Knowles’ Theory of Andragogy https://en.wikipedia.org/wiki/Andragogy
Manchester Art Gallery, Exhibitions
and Events: http://manchesterartgallery.org/exhibitions-and-events/
Museums Association http://www.museumsassociation.org/home
My name is José Guillermo Puello.
I grew up in the Dominican Republic where I went to a French school. When I
finished school I came to the UK to study music at university. I recently
graduated with a PhD in Composition from the University of Manchester. My
research focused on the integration of Dominican music and culture with
European contemporary concert music. My thesis consisted of seven original
pieces of music, including works for orchestra, for small chamber ensemble, duets
and trios. I decided to pursue this area because I wanted my music to reflect
my background. As the research progressed, I became interested in how the
audience perceived the music and how I could integrate extra-musical elements
into my music.
When I started my undergraduate
degree, I never thought I was going to do a Master’s degree, let alone a PhD.
It was towards the end of my second year that I started to integrate Dominican
dance music (i.e. merengue) into my compositions. I continued to develop this
throughout my third year and my Master’s. As a result, my style became clearer
and my Masters supervisor suggested that I do the doctorate. These past four
years doing the PhD provided the opportunity to better define what I want my
music to be.
My doctoral research focused on
integrating Dominican cultural elements into my music, building strong musical
structures and developing my rhythmic language. To this effect, I researched
the music of other Latin American composers, such as Astor Piazzolla, Amadeo
Roldán, Tania León, Julio Alberto Hernandez, Alberto Ginastera and Leo Brouwer,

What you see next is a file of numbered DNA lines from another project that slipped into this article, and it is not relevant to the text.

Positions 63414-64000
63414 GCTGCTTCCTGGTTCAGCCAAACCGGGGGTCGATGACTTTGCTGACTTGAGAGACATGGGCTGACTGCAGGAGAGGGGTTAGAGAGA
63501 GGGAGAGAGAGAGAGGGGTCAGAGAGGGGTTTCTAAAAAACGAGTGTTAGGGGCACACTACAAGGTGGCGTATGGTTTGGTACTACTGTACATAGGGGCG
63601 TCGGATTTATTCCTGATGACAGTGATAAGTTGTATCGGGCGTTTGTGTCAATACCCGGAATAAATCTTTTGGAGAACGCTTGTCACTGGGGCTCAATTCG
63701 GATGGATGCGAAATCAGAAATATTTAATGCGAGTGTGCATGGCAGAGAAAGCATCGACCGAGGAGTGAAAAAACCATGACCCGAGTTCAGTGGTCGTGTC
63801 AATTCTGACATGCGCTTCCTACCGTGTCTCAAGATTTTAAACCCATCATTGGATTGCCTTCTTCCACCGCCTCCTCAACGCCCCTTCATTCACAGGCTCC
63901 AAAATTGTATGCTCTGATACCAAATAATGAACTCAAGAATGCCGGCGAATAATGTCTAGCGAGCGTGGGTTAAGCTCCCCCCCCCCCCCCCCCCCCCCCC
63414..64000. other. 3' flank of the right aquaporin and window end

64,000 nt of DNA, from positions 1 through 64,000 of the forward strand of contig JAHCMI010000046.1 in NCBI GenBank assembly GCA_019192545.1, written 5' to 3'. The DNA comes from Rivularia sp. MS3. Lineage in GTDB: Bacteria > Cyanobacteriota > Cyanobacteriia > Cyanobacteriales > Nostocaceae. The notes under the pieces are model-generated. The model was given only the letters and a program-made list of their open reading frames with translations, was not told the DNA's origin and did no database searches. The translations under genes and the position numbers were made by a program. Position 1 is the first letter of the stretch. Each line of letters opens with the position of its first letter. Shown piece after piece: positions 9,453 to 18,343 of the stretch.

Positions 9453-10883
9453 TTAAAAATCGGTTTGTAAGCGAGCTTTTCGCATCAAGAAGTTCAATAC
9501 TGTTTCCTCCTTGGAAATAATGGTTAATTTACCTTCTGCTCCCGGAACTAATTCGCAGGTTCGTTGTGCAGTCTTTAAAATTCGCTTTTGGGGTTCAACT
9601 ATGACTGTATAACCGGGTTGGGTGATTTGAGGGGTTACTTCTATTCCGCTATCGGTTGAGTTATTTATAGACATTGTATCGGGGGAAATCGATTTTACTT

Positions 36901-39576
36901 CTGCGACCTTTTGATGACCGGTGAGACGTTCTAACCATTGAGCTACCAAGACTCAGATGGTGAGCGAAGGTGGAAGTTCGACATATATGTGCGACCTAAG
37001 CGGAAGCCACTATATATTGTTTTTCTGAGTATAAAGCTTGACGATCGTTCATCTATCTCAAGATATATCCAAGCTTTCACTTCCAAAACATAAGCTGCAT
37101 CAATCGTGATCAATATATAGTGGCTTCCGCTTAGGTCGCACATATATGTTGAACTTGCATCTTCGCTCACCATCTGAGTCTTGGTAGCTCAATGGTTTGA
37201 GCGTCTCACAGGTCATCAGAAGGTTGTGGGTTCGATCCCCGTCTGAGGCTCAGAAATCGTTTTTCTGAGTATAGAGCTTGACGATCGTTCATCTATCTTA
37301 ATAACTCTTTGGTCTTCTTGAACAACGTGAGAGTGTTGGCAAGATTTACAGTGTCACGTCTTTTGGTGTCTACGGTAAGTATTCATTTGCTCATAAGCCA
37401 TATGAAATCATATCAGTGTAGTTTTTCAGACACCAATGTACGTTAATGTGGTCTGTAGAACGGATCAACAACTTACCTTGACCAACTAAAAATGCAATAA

to evaluate how they incorporated Latin American elements into their music. I
also researched the music of other composers, such as Stravinsky, Birtwistle, Debussy,
Bartók, Berio and Ligeti, to understand how other composers dealt with rhythm,
folk music and the articulation of musical structures.
The act of composing is not just
writing notes on the page but also of listening, studying and problem-solving.
I don’t think I know of any composer that just sits down to write the music in
their head. I always compare composing to an architect designing a building. It
very often starts with a concept/idea that the composer/architect tries to
realise using the techniques they have developed and borrowing/adapting the
ideas and techniques of others.
During my PhD, my research into
Dominican culture mainly influenced the concept of the piece that I was
composing. For example, I wrote an orchestral piece based on a religious ritual
and another based on a Dominican poem. As I read about the Dominican Republic
and its history I realised that the fusion I was creating in my music could be
compared to the melting pot of cultures that shaped Dominican history. The
music, whilst taking inspiration in Dominican music, is closer in style to the
music of European composers (i.e. contemporary classical music) than to
merengue or salsa songs.
One of the most gratifying
aspects of being a composer is writing for and collaborating with other
talented musicians. I have been fortunate enough to have my music performed by
a number of professional and amateur ensembles, including Manchester Camerata,
Psappha, The Fourth Wall Ensemble and Quatuor Danel, in the UK, Europe, Canada,
USA and the Dominican Republic. Furthermore, each new piece brings its own
challenges, which provides the opportunity to keep learning and to keep
imagining new musical possibilities.
If you would like to know more
about the University of Manchester Music Department and the very active
Manchester University Music Society, you can visit the following websites:
You can visit my website: www.joseguillermopuello.com or listen to my music on soundcloud: www.soundcloud.com/jgpuello
Below are some links to pieces
that I have listened to and studied as part of my PhD.
Stravinsky’s Rite of Spring
The video has a five-minute
Piazzolla’s Adios Nonino
Ligeti’s Trio for Violin, French
Horn and Piano
Juan Luis Guerra Todo tiene su
hora (merengue song)
Berio’s Sequenza III (for
Birtwistle’s Ritual Fragment
Messiaen’s Et exspecto
Debussy’s La mer
Brouwer’s El decameron negro
From High School I knew I really wanted to study languages and hopefully